Monday, February 26, 2007

The Dead

Mortality is not for beginners. You need to have been through about half of your projected life span to understand that mortality is for advanced users. All the bells and whistles which herald the living becomes a silenced farce when you are faced with death.

Death. No, not the passing away of someone near and dear, regardless of the grief one might feel. There's always the acceptance of the inevitable in the circumstances, the logical end. I say death is the sight of corpses in a police morgue where the air conditioning is malfunctioning; the cloying stench of putrefaction feebly masked by chemicals; the stink of rot and decay, old spilled blood and entrails; morgue attendants going about their usual work much as we do with ours – that same indifference, the steadfast boringness of it all.

I say death is being the only one who does not object to going into the morgue to identify your dear friend's body. I died many deaths in the short period between October and January as I went inside two separate Calcutta Police morgues to take delivery of the corpses of two of my dearest buddies. Then I cremated one, and three months later, buried the other. And cursed them silently but strongly as I did so. Two of my exact age, two who were my closest confidantes, my intellectual foils, my partners in the vices we indulged ourselves. Their deaths were inevitable but should not have been so early.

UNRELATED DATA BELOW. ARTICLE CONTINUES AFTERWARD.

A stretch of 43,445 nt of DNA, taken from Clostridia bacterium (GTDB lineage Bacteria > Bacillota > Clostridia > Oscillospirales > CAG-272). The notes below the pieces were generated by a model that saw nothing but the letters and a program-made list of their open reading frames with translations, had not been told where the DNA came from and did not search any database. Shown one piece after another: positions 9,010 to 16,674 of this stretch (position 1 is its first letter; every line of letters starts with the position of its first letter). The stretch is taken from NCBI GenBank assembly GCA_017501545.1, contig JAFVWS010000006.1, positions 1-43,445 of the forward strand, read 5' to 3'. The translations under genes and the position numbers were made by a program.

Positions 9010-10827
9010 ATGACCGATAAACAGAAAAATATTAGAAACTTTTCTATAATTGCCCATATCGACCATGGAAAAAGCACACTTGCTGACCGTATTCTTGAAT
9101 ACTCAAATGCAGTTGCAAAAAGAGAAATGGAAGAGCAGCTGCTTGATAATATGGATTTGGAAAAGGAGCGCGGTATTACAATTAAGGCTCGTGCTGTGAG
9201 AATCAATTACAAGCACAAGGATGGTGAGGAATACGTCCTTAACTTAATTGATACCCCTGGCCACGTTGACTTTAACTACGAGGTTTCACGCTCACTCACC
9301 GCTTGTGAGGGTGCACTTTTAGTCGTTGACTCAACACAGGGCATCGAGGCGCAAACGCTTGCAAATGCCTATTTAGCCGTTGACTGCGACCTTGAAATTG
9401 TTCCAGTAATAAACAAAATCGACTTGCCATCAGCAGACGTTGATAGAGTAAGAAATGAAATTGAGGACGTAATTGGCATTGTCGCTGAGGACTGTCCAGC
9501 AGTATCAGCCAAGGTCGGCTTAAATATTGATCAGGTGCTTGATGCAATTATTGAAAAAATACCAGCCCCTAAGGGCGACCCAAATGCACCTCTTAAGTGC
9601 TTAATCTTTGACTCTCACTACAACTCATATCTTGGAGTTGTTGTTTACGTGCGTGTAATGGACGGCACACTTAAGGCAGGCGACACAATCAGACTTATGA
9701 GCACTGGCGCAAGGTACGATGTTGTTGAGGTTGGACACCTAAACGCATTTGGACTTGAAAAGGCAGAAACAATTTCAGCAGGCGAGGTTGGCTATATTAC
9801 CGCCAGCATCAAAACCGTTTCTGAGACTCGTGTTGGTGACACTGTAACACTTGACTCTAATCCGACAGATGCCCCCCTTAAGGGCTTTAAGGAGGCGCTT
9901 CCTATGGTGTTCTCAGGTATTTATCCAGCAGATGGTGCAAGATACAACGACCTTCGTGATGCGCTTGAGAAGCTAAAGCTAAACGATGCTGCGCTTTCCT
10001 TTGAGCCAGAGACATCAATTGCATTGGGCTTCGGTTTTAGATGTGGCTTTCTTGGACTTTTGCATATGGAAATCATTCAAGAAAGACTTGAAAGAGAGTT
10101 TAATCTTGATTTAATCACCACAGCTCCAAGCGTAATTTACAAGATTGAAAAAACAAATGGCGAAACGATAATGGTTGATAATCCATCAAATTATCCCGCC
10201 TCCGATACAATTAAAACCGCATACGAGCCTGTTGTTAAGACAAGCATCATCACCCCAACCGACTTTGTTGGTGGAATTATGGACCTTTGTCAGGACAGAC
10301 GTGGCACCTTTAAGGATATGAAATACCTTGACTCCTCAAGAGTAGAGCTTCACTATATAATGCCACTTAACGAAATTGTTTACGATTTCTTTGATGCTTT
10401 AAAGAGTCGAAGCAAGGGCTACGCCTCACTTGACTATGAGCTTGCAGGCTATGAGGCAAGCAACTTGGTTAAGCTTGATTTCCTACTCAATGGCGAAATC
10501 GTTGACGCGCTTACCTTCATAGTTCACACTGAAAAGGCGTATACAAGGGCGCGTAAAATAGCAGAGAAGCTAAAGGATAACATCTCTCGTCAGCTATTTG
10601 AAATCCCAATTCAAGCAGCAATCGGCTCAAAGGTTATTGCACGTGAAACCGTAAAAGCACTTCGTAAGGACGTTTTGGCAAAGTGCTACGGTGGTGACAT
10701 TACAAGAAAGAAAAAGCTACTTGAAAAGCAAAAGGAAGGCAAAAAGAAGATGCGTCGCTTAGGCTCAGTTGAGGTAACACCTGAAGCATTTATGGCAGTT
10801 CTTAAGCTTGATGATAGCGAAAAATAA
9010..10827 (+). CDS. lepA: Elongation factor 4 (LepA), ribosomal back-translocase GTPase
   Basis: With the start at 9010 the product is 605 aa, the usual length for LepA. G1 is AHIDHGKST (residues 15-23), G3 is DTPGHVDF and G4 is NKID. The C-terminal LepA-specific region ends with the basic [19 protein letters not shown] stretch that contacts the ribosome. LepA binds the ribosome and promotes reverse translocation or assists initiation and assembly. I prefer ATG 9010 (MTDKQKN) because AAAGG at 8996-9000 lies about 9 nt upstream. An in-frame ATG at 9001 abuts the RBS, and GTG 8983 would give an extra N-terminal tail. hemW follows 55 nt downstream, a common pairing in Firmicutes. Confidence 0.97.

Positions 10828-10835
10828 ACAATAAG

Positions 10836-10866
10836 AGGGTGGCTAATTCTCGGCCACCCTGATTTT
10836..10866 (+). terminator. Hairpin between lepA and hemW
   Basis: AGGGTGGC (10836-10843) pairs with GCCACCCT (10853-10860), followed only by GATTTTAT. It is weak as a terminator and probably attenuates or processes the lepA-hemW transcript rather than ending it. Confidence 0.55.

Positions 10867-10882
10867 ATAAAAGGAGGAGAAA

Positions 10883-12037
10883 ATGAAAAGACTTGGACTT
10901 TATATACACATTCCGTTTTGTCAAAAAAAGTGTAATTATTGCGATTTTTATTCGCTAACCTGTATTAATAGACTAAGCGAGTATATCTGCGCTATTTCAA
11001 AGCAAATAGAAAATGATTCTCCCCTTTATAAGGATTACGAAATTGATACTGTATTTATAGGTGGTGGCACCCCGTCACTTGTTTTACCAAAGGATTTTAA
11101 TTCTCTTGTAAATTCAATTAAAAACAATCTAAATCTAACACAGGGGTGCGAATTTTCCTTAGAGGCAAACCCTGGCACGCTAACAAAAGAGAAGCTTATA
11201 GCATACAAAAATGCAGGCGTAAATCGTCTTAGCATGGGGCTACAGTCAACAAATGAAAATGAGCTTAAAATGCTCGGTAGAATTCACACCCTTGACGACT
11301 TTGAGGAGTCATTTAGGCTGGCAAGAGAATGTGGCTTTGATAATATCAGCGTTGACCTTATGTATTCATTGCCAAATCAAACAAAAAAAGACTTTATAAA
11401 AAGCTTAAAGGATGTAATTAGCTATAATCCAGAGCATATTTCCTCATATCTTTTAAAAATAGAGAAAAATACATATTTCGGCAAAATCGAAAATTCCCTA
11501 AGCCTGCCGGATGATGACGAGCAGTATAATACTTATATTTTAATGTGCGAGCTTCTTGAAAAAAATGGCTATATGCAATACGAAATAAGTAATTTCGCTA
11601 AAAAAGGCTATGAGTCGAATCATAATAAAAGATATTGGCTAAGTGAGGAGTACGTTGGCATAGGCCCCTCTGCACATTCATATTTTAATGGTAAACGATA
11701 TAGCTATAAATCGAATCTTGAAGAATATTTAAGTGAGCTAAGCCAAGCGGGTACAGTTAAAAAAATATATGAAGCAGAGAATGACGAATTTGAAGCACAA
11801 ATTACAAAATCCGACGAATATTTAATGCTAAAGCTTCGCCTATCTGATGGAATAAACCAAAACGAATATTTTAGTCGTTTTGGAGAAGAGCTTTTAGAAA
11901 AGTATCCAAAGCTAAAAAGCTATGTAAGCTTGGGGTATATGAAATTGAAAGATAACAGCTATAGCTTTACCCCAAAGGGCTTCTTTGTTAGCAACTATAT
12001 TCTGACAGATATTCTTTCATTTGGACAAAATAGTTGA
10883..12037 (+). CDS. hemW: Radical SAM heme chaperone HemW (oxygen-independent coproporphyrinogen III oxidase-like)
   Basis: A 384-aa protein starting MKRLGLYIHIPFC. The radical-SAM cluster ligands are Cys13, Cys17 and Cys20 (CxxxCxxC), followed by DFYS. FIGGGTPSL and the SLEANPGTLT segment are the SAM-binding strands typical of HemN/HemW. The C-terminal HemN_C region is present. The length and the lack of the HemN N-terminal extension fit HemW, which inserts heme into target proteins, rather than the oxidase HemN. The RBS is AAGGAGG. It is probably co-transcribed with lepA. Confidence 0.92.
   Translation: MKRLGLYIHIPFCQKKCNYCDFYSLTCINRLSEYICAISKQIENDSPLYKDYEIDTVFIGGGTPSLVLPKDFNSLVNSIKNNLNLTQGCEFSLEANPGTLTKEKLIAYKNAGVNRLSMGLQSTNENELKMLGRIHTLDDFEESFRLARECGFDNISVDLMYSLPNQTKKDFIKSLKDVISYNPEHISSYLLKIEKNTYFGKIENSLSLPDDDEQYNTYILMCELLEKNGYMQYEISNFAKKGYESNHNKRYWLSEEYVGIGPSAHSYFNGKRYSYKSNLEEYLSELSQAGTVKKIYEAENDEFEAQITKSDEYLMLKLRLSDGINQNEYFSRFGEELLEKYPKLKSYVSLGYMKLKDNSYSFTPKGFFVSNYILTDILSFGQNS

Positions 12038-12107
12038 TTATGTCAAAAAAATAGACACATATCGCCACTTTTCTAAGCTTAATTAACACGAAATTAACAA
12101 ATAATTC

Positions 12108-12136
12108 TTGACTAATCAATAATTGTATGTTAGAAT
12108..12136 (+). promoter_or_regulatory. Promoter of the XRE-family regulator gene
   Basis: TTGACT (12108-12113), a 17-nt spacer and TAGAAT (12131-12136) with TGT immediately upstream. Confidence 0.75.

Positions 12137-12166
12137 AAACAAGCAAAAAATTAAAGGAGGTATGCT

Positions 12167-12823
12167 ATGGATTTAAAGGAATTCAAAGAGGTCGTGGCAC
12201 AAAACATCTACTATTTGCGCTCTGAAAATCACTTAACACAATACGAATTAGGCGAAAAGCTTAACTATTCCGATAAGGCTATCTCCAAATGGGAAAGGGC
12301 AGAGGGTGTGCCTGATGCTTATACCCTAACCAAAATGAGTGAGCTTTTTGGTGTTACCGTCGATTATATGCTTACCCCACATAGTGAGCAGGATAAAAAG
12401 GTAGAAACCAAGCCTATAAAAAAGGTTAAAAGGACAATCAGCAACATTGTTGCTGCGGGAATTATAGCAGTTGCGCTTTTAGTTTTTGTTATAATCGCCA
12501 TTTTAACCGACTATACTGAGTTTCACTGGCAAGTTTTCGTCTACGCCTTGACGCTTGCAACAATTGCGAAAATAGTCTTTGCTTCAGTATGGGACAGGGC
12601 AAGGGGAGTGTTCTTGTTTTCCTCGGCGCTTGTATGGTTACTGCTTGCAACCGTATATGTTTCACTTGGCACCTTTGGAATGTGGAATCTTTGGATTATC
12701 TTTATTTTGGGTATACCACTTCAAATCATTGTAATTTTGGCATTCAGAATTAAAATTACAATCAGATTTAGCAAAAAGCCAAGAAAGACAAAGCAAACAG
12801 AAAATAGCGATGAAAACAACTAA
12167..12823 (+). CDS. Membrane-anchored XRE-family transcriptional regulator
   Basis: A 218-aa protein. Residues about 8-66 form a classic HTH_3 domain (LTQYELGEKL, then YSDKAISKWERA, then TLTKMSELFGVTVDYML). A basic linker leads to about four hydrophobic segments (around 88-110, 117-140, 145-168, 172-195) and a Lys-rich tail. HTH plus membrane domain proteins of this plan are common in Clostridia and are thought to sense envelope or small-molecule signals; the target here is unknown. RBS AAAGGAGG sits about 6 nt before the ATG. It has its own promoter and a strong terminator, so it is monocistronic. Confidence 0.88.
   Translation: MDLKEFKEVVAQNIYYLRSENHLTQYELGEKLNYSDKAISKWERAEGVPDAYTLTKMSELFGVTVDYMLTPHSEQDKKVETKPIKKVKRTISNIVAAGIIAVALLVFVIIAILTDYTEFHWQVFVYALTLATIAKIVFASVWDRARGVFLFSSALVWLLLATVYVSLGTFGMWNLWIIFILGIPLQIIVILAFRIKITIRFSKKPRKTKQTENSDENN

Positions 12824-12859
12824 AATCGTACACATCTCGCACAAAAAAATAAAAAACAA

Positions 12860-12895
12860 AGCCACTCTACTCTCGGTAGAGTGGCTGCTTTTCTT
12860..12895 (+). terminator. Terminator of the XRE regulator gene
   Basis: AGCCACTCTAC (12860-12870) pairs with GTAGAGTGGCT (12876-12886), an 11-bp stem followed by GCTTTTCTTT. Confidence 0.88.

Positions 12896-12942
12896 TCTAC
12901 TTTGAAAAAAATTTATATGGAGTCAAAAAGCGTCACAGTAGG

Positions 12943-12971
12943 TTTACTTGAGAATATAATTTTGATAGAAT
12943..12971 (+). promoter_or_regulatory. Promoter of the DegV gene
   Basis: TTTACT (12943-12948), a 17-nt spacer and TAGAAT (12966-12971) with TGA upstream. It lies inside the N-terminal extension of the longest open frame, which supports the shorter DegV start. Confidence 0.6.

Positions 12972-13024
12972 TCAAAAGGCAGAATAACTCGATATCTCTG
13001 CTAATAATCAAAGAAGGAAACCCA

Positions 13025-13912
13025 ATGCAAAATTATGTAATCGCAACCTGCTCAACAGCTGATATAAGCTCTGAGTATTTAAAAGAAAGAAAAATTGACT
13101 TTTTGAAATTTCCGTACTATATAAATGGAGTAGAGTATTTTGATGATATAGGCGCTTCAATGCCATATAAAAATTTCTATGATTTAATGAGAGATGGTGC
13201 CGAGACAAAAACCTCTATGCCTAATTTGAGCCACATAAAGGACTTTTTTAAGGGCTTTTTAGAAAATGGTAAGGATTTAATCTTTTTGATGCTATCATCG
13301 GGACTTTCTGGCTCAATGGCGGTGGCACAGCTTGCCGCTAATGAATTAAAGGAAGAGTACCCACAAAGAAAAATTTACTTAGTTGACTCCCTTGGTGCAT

They had lived about half their lives, and we had ideas and made plans about what to do with the rest remaining. Ranjan may have been unmarried with no progeny, but he had family, including us – a core group of buddies who went back more than 20 years, and we met as often as we could. Paul was married but separated, with two sons who live in another city with their mother. Because their deaths were recorded as police cases, autopsies were required to establish the cause of their deaths. I still do not have the results. I'm not sure I want to know, except perhaps to give me some false sense of closure.

Both lived alone due to circumstances they could not really control. Both were traumatised by their addictions. Yet they both had the sparks of life still to be lived. And then they went and died. Ranjan and Paul were serial numbers 2 and 3 in my roster of dear friends predeceasing me. Number 1 was Sanjiv, my namesake, in 1989, in New Zealand. He botched his own hanging and lay in a coma with life support for a year before the inevitable. We still have no idea why he committed (tried to commit?) suicide. And were Ranjan's and Paul's deaths also verging on the suicidal? Aren't all of us who are addicted to alcohol/narcotics/psychotropics suicidal in one way or another? Even when I claim I use it and don't abuse it? Brave words indeed for the dispirited.

Death is the stench of putrefying corpses randomly assailing me for a few seconds as I walk down a street, read a book by a window, window-shop in a mall...

Postscript: Monjit and I, (two of the remaining 3 or 4 of the core buddies bunch; part of the 90% of school contemporaries still alive), have decided to open a packing and moving company. Here's what the advertisement might read like:

M & P Packers & Movers
Taking care of getting your near and dear from this world to the next

We're sure there will be enough custom.

5 comments:

Ricercar said...

kind of sad. and kind of scary. :)

p@tr!(k said...

i do not wish such an experience on any one - friend or foe :(

Anonymous said...

Hi Patrick,
Heard Monjit's version of both stories - knew Ranjan from the old days and vaguely remember Paul.
Keep the faith!
Devangshu

p@tr!(k said...

thanks devangshu! am trying very hard to keep keeping on, faith or none!

Anonymous said...

Damn sad, man .... despite the glibness: M & P Packers and ....

- datta